How to Improve Deep Learning Forecasts for Time Series — Part 2

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How to Improve Deep Learning Forecasts for Time Series — Part 2

The code behind clustering time series data.

In the prior post we explained how clustering of time series data works. In this post we’re going to do a deep dive into the code itself.

Everything will be written in python, but most libraries have an R version. We will try to stay relatively high level but the code will have some useful resources if you’re looking for more.

Without further ado, let’s dive in.

0 — Data Creation

To help interpretation, let’s leverage a theoretical example: we’re trying to forecast gold prices by using information from local markets around the world.

First, we develop a 1000 x 10 data frame. Each row corresponds to a unique time point, in our case a day, and each column corresponds to a different gold market. All values in our data frame are prices.

# create data
rng = pd.date_range('2000-01-01', freq='d', periods=n_rows)
df = pd.DataFrame(np.random.rand(n_rows, n_cols), index=rng)

The above code simplifies our example dramatically. One conceptual issue is that prices always take on a value between 0 and 1, however the lessons from the code still apply.

With a synthetic data frame created, let’s make it dirty.

# "unclean" data
df = df.apply(lambda x: make_outliers_on_col(x), axis='index')
df = df.apply(lambda x: make_nan_on_col(x), axis='index')

The functions above randomly input 10 outliers and 10 null values into our data frame. Our resulting data frame looks something like this…

Figure 1: synthetic data will missing values and outliers. Image by author

1 — Data Cleaning

There are two major data cleaning steps: missing data imputation and outlier removal. Luckily, pandas has some simple built-in methods that can help us.

# interpolate missing values
df = df.interpolate(method='spline', order=1, limit=10, limit_direction='both')
# interpolate outliers
df = df.apply(lambda x: nullify_outliers(x), axis='index')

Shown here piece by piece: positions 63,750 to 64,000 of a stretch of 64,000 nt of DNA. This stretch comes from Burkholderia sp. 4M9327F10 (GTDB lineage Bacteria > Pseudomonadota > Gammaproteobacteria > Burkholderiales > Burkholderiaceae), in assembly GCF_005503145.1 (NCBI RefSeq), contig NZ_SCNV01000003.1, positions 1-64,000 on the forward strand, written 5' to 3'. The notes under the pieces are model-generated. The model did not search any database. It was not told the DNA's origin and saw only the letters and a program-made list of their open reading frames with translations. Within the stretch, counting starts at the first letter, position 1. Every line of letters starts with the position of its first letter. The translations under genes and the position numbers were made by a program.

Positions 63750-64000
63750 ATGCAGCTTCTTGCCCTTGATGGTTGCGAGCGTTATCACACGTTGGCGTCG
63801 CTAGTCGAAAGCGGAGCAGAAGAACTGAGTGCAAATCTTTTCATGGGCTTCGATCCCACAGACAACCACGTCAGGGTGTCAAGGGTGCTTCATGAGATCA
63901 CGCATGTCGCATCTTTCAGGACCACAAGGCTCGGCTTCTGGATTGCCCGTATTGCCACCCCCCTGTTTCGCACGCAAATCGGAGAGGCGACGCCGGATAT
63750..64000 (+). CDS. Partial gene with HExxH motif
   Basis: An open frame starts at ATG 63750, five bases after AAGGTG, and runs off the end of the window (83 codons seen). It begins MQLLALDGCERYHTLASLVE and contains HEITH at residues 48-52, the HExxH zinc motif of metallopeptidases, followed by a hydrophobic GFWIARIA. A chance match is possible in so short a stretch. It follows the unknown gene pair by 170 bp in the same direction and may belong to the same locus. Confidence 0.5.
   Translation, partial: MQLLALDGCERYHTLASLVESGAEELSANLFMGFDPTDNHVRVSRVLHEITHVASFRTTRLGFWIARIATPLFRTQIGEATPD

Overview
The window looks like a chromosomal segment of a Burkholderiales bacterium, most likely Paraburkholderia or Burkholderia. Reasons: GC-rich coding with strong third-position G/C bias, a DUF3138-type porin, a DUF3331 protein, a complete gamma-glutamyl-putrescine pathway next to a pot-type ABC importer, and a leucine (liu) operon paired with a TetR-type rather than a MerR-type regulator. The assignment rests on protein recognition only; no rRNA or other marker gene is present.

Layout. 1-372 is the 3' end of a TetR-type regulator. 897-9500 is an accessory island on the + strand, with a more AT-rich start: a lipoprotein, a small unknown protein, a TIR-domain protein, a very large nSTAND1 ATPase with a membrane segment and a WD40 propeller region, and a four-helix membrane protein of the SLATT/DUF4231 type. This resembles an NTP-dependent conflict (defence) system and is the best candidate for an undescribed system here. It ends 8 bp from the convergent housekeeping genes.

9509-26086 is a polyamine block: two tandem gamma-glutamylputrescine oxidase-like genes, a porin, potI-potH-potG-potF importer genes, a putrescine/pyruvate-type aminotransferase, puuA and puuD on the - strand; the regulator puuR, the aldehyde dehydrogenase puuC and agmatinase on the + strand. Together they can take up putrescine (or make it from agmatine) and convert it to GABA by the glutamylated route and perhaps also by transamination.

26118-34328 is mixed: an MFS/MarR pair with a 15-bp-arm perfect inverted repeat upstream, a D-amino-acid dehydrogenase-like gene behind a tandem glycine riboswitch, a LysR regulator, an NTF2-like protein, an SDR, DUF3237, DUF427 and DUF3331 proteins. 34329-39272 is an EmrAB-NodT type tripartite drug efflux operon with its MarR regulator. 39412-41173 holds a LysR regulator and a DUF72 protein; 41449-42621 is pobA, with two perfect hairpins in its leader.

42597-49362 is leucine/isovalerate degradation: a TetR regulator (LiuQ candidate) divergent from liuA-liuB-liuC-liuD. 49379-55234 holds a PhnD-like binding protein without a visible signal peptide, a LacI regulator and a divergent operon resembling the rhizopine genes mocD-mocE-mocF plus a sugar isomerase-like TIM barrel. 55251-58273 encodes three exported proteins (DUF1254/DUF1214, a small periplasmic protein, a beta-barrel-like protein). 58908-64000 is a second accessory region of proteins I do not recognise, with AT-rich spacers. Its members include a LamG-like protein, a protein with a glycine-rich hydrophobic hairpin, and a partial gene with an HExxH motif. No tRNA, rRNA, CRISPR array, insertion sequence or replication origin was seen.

df = df.interpolate(method='spline', order=1, limit=10, limit_direction='both')

Our strategy here is very simple. We first impute all missing data using spline interpolation. We then replace all outliers with null values and again use spline interpolation.

The paper suggested a variety of missing value imputation methods, some of which include interpolation (shown above), Singular Value Decomposition (SVD) Imputation, and K-Nearest-Neighbors (KNN) Imputation.

If you care about speed, SVD or interpolation are your best options. KNN may provide better results, but it’s more computationally intensive.

At the end of this step, we will have a data frame that looks like figure 2:

Figure 2: synthetic cleaned data will missing values and outliers imputed. Image by author

2 — Clustering

With a clean dataset, we will now look to group gold markets that have similar characteristics. Our hypothesis is that similar markets will be more easily fit by a model, thereby leading to more accurate forecasts.

The most effective type of classification cited in the paper involved leveraging features about each time series. We will look at two types: time series and signal processing features.

# TS-specific features
autocorrelation = df.apply(lambda x: acf(x, nlags=3), axis='index')
partial_autocorrelation = df.apply(lambda x: pacf(x, nlags=3), axis='index')
# Signal-processing-specific features
fast_fourier_transform = df.apply(lambda x: np.fft.fft(x), axis='index')
variance = df.apply(lambda x: np.var(x), axis='index')